A recent study published in the Journal of Neurochemistry reported that dopamine’s normal function is enhanced in the feeding centers, leading to increased craving for high calorie foods, while its function is decreased in our reward centers, leading to a decrease in the pleasure that obese people can derive from eating tasty foods. Thus, ultimately, obese people are driven to eat more but enjoy it much less. The main value of this recent study is that it offers hope that one day it might be possible to correct this dopamine dysfunction with medication.
Prof. Wenk appears to have science on his side. Yet he and his colleagues are taking narrow findings from science and using them to make broad generalizations. For starters, science is finding only that dopamine dysfunction becomes a factor following “many years of poor diet” and that the brain’s reward center is experiencing less pleasure. It doesn’t follow from this scientific knowledge that dopamine dysfunction compels—or induces, as he puts it—obese individuals to eat more for the same amount of pleasure.
What exactly does he mean by that word induces (in the first paragraph of the excerpt)? Is he saying that people have no control or willpower at all? Are we driven solely by our impulses, cravings, and desires? Prof. Wenk’s article makes no mention of overcoming weaknesses of self-regulation through the personal attributes of courage, concentration, mindfulness, patience, and determination.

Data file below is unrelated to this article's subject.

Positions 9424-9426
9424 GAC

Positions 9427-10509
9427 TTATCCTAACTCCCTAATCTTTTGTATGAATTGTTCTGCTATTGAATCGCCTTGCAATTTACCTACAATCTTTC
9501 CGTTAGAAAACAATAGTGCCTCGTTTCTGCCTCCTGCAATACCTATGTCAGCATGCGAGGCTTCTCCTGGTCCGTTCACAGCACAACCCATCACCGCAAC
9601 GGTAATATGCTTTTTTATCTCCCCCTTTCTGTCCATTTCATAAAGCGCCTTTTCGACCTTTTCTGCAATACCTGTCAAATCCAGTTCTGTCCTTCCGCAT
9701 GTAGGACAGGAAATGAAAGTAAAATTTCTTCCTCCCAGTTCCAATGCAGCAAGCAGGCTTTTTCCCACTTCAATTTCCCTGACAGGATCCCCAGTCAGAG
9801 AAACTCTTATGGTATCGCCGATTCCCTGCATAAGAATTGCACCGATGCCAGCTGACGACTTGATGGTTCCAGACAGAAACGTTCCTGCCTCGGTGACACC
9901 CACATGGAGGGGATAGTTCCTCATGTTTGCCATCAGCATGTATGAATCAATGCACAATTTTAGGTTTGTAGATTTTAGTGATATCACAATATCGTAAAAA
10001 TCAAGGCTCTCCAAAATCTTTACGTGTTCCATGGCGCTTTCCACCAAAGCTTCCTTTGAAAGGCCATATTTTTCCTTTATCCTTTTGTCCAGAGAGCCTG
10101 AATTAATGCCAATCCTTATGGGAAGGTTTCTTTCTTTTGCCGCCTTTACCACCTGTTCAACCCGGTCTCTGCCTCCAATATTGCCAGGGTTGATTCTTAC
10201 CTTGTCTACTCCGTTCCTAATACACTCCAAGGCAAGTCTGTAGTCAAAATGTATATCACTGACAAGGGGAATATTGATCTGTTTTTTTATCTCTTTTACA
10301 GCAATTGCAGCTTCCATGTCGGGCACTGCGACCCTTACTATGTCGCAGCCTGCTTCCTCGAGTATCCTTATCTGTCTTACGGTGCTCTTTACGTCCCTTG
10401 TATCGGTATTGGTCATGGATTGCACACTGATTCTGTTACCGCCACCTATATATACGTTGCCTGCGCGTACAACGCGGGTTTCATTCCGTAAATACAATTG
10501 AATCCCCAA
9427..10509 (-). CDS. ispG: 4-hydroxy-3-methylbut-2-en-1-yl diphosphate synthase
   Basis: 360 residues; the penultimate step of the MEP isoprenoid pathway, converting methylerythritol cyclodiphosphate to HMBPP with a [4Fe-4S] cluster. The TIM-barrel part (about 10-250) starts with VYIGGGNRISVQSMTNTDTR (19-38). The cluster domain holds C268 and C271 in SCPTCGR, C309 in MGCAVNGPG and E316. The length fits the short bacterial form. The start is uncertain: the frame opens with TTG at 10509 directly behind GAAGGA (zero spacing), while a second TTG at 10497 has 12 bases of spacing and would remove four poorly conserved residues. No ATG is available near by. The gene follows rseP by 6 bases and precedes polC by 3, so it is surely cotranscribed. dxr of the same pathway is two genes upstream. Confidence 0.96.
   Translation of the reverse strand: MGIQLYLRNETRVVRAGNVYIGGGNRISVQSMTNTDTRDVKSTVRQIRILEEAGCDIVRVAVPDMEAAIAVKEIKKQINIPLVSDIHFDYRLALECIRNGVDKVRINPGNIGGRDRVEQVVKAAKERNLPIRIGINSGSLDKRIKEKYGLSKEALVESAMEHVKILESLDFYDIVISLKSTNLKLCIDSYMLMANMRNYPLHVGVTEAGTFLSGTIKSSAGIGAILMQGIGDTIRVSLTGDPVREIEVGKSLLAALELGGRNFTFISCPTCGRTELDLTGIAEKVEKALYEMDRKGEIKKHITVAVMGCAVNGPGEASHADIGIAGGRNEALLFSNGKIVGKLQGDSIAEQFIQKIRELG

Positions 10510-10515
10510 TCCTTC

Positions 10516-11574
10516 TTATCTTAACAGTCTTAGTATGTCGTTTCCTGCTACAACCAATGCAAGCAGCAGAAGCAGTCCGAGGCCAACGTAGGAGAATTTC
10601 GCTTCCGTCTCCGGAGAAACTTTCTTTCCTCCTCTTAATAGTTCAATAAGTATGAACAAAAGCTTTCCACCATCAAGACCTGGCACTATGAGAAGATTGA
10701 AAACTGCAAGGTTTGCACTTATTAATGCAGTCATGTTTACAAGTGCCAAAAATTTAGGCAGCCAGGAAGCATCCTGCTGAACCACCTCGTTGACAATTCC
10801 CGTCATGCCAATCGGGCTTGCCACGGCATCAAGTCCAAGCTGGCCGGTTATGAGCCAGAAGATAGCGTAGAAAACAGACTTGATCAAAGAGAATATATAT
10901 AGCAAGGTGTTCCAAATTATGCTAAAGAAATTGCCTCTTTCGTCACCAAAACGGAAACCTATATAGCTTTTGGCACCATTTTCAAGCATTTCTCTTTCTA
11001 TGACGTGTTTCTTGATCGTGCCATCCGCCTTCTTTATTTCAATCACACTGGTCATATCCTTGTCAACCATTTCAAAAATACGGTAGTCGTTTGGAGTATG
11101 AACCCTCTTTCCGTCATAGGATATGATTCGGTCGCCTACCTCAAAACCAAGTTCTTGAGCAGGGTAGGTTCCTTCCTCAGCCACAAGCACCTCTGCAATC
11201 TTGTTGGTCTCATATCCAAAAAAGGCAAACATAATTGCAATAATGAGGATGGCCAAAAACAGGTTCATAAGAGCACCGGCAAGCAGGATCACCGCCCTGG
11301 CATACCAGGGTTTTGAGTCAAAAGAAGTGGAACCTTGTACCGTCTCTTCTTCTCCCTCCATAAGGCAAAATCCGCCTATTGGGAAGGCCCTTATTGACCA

With our consciousness and knowledge we know that certain behaviors such as overeating reduce the quality of life and lead to health risk. What does it say about the consciousness of people who act against their own best interests? Psychological literature has a great deal of material on unconscious self-sabotage and self-defeat, and on many levels the world is reeling from self-sabotage with wars, financial distress, and global warming. Some scientists appear to have ignored this important knowledge and how it applies to personal behaviors. Certainly, some foods, particularly sugar, can produce an addictive-like effect. The cravings can be more intense with certain physical conditions such as adrenal fatigue. Yet increased self-awareness helps us to get to the heart of the problem, and to care more about our well-being, so we can moderate or eliminate the cravings.